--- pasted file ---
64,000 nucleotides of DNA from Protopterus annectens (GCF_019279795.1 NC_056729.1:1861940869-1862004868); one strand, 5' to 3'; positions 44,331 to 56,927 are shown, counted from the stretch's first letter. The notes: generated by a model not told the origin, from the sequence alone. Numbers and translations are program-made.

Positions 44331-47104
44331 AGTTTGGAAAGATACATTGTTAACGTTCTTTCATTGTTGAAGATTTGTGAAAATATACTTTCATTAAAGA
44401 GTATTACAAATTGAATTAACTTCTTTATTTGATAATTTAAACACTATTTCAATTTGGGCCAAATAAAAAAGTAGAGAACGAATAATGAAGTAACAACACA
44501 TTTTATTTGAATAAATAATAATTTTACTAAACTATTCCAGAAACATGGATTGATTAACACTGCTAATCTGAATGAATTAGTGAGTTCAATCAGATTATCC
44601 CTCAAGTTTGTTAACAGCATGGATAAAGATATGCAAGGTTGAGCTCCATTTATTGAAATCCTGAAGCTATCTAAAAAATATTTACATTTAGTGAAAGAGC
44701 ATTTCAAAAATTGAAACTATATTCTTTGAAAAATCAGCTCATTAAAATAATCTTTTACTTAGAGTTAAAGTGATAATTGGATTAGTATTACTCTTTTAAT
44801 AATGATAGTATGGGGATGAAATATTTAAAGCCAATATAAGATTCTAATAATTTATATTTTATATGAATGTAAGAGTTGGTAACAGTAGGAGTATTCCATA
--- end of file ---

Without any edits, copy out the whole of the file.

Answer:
64,000 nucleotides of DNA from Protopterus annectens (GCF_019279795.1 NC_056729.1:1861940869-1862004868); one strand, 5' to 3'; positions 44,331 to 56,927 are shown, counted from the stretch's first letter. The notes: generated by a model not told the origin, from the sequence alone. Numbers and translations are program-made.

Positions 44331-47104
44331 AGTTTGGAAAGATACATTGTTAACGTTCTTTCATTGTTGAAGATTTGTGAAAATATACTTTCATTAAAGA
44401 GTATTACAAATTGAATTAACTTCTTTATTTGATAATTTAAACACTATTTCAATTTGGGCCAAATAAAAAAGTAGAGAACGAATAATGAAGTAACAACACA
44501 TTTTATTTGAATAAATAATAATTTTACTAAACTATTCCAGAAACATGGATTGATTAACACTGCTAATCTGAATGAATTAGTGAGTTCAATCAGATTATCC
44601 CTCAAGTTTGTTAACAGCATGGATAAAGATATGCAAGGTTGAGCTCCATTTATTGAAATCCTGAAGCTATCTAAAAAATATTTACATTTAGTGAAAGAGC
44701 ATTTCAAAAATTGAAACTATATTCTTTGAAAAATCAGCTCATTAAAATAATCTTTTACTTAGAGTTAAAGTGATAATTGGATTAGTATTACTCTTTTAAT
44801 AATGATAGTATGGGGATGAAATATTTAAAGCCAATATAAGATTCTAATAATTTATATTTTATATGAATGTAAGAGTTGGTAACAGTAGGAGTATTCCATA